Via Michael Discenza | Unsplash.com

4. You have unhealthy boundaries with your coworkers

Some signs that you may have unhealthy boundaries with your coworkers are if you're constantly needing to attend mandatory social events with coworkers, always getting asked personal and invasive questions, participating in a lot of alcohol-fueled work events, and if there is a total discernable lack of HR at your workplace.

Some incredibly close-knit company cultures can create a very unhealthy dynamic for coworker boundaries. Sometimes you end up staying a job that isn't right for you, longer than you should, because you feel overly attached to your coworkers or your boss. In other words, you shouldn't be best friends with your boss. In the best case scenario, it's an unhealthy power dynamic, in the worst case scenario, it could potentially end up in a lawsuit. Even if your boss is your best friend, you shouldn't feel obliged to stay at a job. A best friend should understand and support you in the decisions that are the best for you.

Feeling trapped at your work because you don't want to "hurt" your coworkers is the wrong mentality to have when it comes to employee-employer relationships. It's okay to be friends with your coworkers and like them, but as a general rule, your personal life should remain relatively separate from your work life.


Via Andrew Neel | Unsplash.com

5. You've peaked out at your work

You've hit a wall where you've stopped learning and evolving at your job. It's completely normal to have faster and slower times of the year, but if you look back at one year's worth of work and cannot identify a single major skill that you've learned or improved on, then that's a problem.

Sometimes when you've been working with the same company for a long time, it's easy to start feeling comfortable, like you could do the job with your eyes closed. While it's a nice feeling, it can be harmful to your growth within the company, as well as your long-term career growth for future potential opportunities. Staying stagnant won't look good on your resume if you want to work for different companies.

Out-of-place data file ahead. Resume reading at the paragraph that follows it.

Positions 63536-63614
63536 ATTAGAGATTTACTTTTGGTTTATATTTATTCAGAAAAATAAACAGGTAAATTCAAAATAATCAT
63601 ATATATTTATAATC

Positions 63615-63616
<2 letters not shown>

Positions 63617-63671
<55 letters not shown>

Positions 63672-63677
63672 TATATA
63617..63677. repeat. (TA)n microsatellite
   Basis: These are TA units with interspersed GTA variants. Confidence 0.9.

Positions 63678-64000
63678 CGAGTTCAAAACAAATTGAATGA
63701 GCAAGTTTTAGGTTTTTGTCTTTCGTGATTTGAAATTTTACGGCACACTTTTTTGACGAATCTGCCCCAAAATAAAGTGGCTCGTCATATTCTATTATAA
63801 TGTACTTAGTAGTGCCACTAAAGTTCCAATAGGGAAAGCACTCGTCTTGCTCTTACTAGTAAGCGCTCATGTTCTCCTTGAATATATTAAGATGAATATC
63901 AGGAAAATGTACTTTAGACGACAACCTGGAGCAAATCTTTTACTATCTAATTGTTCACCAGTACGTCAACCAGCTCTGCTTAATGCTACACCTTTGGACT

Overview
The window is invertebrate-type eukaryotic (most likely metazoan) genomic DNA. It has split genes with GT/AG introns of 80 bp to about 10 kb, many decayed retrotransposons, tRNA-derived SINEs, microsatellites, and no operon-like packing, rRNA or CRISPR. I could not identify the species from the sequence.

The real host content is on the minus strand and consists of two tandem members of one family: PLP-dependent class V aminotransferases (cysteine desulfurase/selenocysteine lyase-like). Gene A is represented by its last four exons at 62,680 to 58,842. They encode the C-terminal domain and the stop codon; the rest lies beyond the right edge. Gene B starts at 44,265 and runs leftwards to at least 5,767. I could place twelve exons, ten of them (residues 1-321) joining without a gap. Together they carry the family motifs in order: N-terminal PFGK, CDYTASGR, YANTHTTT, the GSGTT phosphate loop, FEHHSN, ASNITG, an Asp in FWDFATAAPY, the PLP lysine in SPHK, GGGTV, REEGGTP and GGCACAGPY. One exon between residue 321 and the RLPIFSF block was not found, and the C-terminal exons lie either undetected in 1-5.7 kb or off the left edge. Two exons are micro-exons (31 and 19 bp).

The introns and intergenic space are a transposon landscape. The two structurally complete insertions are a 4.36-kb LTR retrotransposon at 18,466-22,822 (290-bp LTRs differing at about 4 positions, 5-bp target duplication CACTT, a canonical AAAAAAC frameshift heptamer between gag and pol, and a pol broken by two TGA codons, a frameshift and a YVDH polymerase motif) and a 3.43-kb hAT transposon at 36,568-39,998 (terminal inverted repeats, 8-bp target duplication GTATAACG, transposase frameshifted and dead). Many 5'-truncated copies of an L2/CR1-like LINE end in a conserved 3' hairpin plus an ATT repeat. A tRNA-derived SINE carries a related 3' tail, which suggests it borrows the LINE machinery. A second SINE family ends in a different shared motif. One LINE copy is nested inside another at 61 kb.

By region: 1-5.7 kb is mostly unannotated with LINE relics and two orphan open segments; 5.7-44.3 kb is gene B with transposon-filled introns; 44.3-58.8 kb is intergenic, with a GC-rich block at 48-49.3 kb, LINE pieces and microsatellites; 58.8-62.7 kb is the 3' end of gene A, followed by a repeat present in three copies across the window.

Three things to look for to help you grow and learn at a company are having 1) a mentor figure, 2) goals for the year, and 3) clear metrics that help push you. If you cannot answer the question: Why are you essential to the company? Then that's a sign that you might want to considering getting a new job.


Via Lonely Planet | Unsplash.com

6. The job is not what you signed up for

This is a common problem for many fresh post-graduates or for anyone newly entering the workforce. We are currently in an economy where the majority of people are over-qualified and underpaid. This means that more often than not, the terms of a job can be rather deceptive. Many fresh graduates go head first into a regular 9 to 5 job feeling lied to about the job expectations, and end up having to take on more than they were told. Then the following issue becomes, they don't feel they can complain or speak up about it because they know that there are thousands of other people waiting to have this job.

While you may not want to leave today, a job that isn't honest about the day-to-day requirements of your position is not a job that you can grow long-term at. This means you have to start looking the tangible skills that you have and add those to your resume. These are the things that will make you indispensable to a company, and give you wider options for a new job in the future.

Source: The Financial Diet

Start the Conversation
Account Settings
Notifications
Favourites
Log Out